Schoharie County NYGenWeb Site

Notes on Major John André

submitted by Jeff Scism

I have some "gathered information" on the Andre events.

Scisim, Peter or Peter Scism or Cism, r9284, New York Line, he was born in Nov. 1764 at Livingston in Columbia County, NY. He enlisted at Nobletown in said County, he married Margaret (?) in 1792 in Colebrook in Litchfield, Ct. and they had children; 1st child born 19 Aug 1792 and died at the age of 6 months. Elizabeth born 23 Feb 1794 and she (Elizabeth) married Peter Hagedorn and in 1853 they lived in Claverack, NY. Peter died 6 oct 1835 at Copake, NY. His widow applied 20 March 1853 in Hillsdale in Columbia County, NY., age 79.

Best Wishes, Geri

Peter Scism of Taghkanick enrolled at Nobletown (Hillsdale) entered the service as a substitute in 1780, at the age of sixteen, and served in Verplanck's Point and Dobb's Ferry. He was on guard the day Major Andre was hung.

Peter Scism's application was denied for reasons not recorded.

Application Number R9284 of Peter Scism
State of New York
Columbia County

On this 14th day of December, 1832, personnally appeared in open court before the Justices Court in the City of Hudson in the County and State aforesaid now seting Peter Scism [a resident of the town of Taghkanick] who being first duly sworn according to law doth on his oath make the following declaration in order to obtain the benefit of the act of congress passed June 7th 1832.

Says that he is Sixty Eight Years of age that he was born in the month of November 1764 in the Town of Livingston in the County of Columbia and State of New York. I first entered the service as a substitute at the Town then called Nobletown in the County and State aforesaid. On the first of March 1780 at that time the inhabitants were classed, each class of six to furnish a man. I went for a class consisting of Eward Okins, Archy McCarty and the other names I do not recollect as it was not my native town I only having gone into that Town to work. The Town is now called Hillsdale. My Captain's name was Cristopher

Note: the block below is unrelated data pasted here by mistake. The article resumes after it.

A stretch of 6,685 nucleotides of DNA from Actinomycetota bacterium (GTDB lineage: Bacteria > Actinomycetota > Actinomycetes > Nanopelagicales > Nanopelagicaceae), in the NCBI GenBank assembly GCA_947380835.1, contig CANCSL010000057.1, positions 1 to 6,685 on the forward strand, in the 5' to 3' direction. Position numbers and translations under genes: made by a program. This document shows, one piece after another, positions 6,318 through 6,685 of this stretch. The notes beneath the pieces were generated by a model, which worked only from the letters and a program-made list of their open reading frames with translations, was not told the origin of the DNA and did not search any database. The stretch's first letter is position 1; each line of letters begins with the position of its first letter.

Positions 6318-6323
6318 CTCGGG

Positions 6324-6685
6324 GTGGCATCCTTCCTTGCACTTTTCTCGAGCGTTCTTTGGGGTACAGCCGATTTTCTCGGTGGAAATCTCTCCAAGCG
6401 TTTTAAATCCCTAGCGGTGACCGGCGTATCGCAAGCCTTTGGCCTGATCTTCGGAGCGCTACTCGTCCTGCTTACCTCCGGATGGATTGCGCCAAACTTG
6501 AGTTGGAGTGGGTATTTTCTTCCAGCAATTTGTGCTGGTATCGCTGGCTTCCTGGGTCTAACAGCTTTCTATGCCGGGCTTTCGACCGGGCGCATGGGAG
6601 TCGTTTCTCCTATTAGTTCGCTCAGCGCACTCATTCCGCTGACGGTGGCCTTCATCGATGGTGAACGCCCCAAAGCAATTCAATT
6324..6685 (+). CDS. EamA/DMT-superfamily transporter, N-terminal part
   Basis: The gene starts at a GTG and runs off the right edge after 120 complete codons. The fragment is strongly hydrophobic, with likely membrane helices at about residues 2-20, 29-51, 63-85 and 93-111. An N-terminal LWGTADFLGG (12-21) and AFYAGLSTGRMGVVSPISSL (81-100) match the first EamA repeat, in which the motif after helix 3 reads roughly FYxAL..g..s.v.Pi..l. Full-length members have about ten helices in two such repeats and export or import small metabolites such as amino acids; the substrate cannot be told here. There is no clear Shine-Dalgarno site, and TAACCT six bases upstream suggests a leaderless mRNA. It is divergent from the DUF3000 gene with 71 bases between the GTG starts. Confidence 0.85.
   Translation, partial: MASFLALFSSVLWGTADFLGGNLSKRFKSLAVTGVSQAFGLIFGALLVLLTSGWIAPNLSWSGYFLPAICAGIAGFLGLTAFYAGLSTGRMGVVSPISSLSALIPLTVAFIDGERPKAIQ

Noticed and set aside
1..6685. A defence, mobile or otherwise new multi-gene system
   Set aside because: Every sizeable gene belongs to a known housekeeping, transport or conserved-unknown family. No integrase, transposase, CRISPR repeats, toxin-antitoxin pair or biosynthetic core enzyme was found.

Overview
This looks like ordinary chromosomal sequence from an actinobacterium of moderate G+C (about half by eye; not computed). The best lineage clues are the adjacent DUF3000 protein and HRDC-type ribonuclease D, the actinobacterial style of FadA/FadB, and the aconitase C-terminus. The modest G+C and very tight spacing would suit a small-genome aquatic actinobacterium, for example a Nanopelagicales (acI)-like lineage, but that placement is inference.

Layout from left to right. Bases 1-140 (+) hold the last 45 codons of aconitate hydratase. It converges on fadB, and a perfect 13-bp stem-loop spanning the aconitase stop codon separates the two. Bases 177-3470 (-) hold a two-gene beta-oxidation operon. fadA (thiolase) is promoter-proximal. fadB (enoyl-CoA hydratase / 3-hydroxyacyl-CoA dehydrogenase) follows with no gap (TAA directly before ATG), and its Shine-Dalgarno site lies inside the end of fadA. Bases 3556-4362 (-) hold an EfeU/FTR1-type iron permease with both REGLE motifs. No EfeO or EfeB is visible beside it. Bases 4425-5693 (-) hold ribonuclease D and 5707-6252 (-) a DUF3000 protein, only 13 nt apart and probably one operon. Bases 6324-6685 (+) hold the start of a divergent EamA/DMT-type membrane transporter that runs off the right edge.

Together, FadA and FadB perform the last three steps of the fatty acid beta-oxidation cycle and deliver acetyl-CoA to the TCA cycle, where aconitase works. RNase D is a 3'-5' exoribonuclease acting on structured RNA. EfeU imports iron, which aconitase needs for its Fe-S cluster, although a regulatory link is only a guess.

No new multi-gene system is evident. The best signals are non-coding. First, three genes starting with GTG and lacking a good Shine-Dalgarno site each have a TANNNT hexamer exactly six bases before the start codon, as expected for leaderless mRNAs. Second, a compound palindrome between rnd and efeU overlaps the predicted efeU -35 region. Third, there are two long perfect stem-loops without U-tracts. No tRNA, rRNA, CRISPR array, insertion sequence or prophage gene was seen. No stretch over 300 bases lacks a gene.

Miller Liutenant ......... Shirts. Ensign Peter Loop. we were marched some distance down the River and put on Board of a Sloop or Vessell and taken to Verplancks Point on the Hudson River and remained there or near there some time and were then ordered to a place called Dobbs Ferry and after remaining there some time, and then on the capture of Andre we were marched to West Point. I was on guard on the day Andre was Hung. I do not recollect the Colonels name neither the Majors neither do I think we remained all the time under our Det of Field Officers. I think our Adjutants name was Fonda. We were Nine Months Men after the Hanging of Andre we were taken across the River to Some Barracks that had been previously built where we were encamped until the first part of December 1780 when I was discharged in wrighting by Army Captain which discharge has long been lost. I [have] no record of my age and only recollect it as I heard it from my mother who died Six Years since. Immediately after the expiration of my nine months, I returned to my fathers Home where I remained a few months and then went out to work and have Continued to do so since the most of the time in the County of Columbia and State of New York I cannot now state the name of a single regular officer or Regiment who served when I did I might state the names of Washington and many others whom I probably saw but cannot swear positively that I did.

The persons in my neighboorhood who can testify to my character for Truth and Verasity and their belief in my Revolutionary Service are Friend Sheldon Esqr Henry Avery Esqr John Bain Esqr all Justices of the Peace, Isaac Shelden Supervisor of the Town of Taghcanick in the County & State aforesaid - in which Town I also Reside - also Colonel George I. Rosman & Dedrick Miller. that he has no Living witness whois testemony he can procure and that he has no documentary Evidence. that the Clergey man now Settled in the Town where he resides has only been Settled there a short time and consiquently Knows nothing about his Revolutionary Service. he hereby relinquishes every claim whatsoever to a pension or annuity except the pension and that his name is not on the pension role of the agency of any state